5 comments:

Jayanta Bhattacharya said...

I think the first major defense exhibition in India was Aero India 1996 at Bangalore.

I had been witness to that as a college student. That was when the Sukhoi 30 was first showcased.

Anonymous said...

“The Indian Army wants next generation systems”

if only they get some next generation leaders too to compliment nextgeneration systems.

Brigadier(Retired) Sukhwindar Singh said...

Yes, he is right.

Sukhwindar

joydeep ghosh said...

Ajai sir

on your article on bridges

thebutterflydiaries
said...

I would like to remind you that PMS is a floating bridge and Sarvatra is a trestle bridge. Their uses are for different scenarios. A trestle bridge is not a good bridging solution for fast flowing rivers, few of which can be bridged with 75 mtrs of Sarvatra. It is best suited for dry gaps/canals. The PMS is ideal for the large rivers of the subcontinent as they can provide rafting capability also.

if this is the case, then why dont we use both of them.

As for your this Defexpo article, my view is

If India is going to buy $200 bn worth weaponary in the next 10-12 yrs, we need to encourage pvt co.,

1. simply depending on foreign with which we hackle over prices for yrs wont help.

2. a. (with respect to your article on fuses) Even if a Indian company supplies just one type of product, we need to encourage them by giving them requisite order, instead of throwing them out of competition just b'coz they dont manufacvturte all types of fuses (may be its there idea of synergizing there work ops)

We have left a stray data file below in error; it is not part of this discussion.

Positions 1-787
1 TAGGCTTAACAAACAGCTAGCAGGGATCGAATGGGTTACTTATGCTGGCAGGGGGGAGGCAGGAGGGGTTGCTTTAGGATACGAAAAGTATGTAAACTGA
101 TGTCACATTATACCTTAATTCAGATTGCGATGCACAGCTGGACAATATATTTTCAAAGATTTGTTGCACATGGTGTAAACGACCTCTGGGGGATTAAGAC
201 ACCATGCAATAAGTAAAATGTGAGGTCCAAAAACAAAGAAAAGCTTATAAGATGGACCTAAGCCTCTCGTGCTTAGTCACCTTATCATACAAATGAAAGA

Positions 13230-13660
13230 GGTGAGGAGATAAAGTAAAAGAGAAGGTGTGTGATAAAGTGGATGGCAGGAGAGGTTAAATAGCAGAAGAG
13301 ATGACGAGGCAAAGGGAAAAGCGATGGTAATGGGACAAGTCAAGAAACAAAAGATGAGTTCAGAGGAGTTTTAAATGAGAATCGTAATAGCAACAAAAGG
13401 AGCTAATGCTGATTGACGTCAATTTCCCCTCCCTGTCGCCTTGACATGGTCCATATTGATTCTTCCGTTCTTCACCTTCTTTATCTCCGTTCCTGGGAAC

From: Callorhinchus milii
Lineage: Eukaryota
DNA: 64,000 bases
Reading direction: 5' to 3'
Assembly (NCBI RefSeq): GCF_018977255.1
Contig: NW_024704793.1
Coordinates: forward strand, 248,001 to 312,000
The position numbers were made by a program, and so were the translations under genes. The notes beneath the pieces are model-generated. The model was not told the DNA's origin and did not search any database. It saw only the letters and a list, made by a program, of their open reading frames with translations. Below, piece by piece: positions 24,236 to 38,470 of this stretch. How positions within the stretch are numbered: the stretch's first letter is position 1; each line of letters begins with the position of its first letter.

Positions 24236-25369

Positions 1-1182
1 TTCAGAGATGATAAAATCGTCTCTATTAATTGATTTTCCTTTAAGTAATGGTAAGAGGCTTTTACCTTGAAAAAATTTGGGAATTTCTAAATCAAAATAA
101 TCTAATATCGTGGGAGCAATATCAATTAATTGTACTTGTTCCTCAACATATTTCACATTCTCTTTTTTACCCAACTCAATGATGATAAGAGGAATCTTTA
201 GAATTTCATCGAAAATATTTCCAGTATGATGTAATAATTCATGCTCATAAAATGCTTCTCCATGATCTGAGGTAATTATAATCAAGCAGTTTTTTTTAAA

2. b. Let pvt Indian co. export there products to other foreign companies, in that sense the government needs to provide them with funds and contact

2. c. Read in idrw.org that the mini UAV shown in 3IDIOTS is not a fake one, its a real project n DRDO is working with the 3 creators (from IIT) of that mini UAV to increase its effectiveness. We need these kind of people who can think out of the box. These can be very useful in anti naxal and anti terrorist ops. Hope these are commercialized.

2. d. 1) Some time back I heard that DRDO had develop a impact fuse, but just when they were expecting orders from IA and thinking of commercializing it, IA changeds its requirement.

2) To encourage the DRDO to work quickly on developing weapon system, the IA, IAF, IN need to stick to there requirement & not change them frequently as they did in Arjun.

3. Most importantly Ajai sir, defexpo or not our aim is to develop a fighting fit force, we need to enact laws which say if Indian companies develop anything which is good for the forces, it must be given preference, whether they are small or large companies (as in the US)

maradnusro said...

I get a feeling ," I have seen all this before". This expo business has a logic of its own and if one evaluates it as a ROI it is but a poor avenue. Every officer from Weapons and Equipment will visit all the foreign stalls , collect brochures and amend the QR of DRDO projects diverting them from the immediate task of devlopment work on hand and engaging them in a debate